The Verkiai Manor is located on the outskirts of Vilnius amid a beautiful landscape. One edge faces the Neris River and the other borders Jerusalem, New Verkiai and the Verkiai forest. The Verkiai Manor ensemble consists of many surviving buildings and small architectural details.
Visitors are attracted to the area’s rich history and the gorgeous mansion, as well as the beautiful natural surroundings. Impressive oak trees that are several hundred years old with trunks as big as 1.5 m grow on the steep slopes of Verkiai Hill.
Verkiai is one of the most valuable Classicist structures in Lithuania and is often called the Versailles of Vilnius. Today, the most ornate building in Verkiai is the eastern oficina, where the Wittgenstein era interiors are restored.
Information about the Verkiai Manor goes back to the end of the 14th century. At that time, the Verkiai Manor belonged to the Grand Duke. Archaeological and historical research reveals that Verkiai was the site of a pagan cult and is considered to be the birthplace of Lizdeika, the son of the Krivaičiai.
After the baptism of Lithuania at the end of the 14th century, Jogaila established the Diocese of Vilnius and gave Verkiai to its bishops. With the efforts of Bishop Ignas Masalskis, the palace was reconstructed and became the Versailles of Vilnius, as well as one of the most valuable Classicist structures in Lithuania. Martynas Knakfusas and his apprentice Laurynas Stuoka-Gucevičius created the new classicist Verkiai architectural ensemble, which remains to this day.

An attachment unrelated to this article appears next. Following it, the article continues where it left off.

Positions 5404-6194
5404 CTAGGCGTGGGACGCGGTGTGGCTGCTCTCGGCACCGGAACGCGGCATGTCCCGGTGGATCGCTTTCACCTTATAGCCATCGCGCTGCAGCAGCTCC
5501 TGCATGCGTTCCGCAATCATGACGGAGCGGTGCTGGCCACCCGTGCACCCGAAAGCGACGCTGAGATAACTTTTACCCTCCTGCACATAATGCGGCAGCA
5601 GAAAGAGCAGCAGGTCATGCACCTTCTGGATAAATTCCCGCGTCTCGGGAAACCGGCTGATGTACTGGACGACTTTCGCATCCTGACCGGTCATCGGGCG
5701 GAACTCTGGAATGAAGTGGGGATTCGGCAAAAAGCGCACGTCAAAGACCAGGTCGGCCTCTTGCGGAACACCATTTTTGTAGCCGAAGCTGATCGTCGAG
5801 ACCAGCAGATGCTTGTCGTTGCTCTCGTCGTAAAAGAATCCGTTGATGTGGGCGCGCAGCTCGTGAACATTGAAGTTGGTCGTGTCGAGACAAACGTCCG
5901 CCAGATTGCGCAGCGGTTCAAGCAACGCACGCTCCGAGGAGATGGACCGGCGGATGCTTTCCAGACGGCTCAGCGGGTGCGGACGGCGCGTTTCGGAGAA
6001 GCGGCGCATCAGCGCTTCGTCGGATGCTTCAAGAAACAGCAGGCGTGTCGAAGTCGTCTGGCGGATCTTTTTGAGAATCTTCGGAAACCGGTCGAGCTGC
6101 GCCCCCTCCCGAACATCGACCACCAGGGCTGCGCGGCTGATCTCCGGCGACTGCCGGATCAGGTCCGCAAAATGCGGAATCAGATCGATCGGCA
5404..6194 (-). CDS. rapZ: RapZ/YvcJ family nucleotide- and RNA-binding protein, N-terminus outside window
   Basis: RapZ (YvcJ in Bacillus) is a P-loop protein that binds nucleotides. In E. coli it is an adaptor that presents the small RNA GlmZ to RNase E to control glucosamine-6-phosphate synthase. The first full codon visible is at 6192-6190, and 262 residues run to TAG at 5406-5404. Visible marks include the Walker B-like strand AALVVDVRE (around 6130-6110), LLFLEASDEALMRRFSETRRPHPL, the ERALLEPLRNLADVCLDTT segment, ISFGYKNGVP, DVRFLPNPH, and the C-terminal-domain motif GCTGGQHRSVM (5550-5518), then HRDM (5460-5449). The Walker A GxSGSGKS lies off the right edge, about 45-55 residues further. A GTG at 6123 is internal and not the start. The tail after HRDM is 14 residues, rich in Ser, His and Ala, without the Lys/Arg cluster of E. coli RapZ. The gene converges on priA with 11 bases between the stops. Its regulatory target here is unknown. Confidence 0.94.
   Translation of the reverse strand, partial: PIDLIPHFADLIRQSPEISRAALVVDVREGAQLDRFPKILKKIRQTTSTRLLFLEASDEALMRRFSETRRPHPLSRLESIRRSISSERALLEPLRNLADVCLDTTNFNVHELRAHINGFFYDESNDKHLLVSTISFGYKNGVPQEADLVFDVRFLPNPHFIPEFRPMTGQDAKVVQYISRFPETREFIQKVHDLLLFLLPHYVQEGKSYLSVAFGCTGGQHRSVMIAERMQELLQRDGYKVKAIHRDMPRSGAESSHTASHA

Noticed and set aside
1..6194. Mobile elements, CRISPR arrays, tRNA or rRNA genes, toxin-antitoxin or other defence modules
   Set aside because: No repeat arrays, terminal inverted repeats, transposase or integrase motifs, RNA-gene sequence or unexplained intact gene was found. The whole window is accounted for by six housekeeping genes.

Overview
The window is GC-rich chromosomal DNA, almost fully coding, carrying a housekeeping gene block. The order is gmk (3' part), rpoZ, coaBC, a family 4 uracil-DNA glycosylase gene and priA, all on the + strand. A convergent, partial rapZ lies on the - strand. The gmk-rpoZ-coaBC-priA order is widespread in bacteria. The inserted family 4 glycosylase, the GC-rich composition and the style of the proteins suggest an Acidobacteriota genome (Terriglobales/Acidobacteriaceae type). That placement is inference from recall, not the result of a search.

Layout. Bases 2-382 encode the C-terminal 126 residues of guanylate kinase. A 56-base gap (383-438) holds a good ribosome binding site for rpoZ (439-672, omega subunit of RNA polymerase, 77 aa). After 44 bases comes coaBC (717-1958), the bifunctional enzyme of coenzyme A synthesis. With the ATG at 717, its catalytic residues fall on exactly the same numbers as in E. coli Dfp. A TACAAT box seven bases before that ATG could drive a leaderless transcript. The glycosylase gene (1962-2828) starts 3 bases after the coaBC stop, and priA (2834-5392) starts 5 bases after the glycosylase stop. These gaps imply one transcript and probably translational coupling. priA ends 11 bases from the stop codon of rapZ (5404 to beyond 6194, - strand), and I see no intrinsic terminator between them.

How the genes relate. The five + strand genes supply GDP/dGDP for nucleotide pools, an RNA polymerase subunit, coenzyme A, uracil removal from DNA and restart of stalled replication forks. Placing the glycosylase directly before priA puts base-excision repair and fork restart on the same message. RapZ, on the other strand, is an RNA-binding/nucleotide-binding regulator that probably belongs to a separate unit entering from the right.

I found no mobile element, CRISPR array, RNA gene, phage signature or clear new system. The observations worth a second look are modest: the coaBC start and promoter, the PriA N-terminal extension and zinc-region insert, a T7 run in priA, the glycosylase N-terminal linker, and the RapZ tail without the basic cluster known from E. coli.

Many claimed that there was once a sacred oak forest – the estate of the Grand Dukes – which was eventually donated to the bishops of Vilnius. Later in the area, at the end of the 18th century, a manor park was established, consisting of lower and upper parks.
The lower park did not survive, and great orangeries were built in the upper park in 1786 to grow tropical and subtropical plants brought from Italy.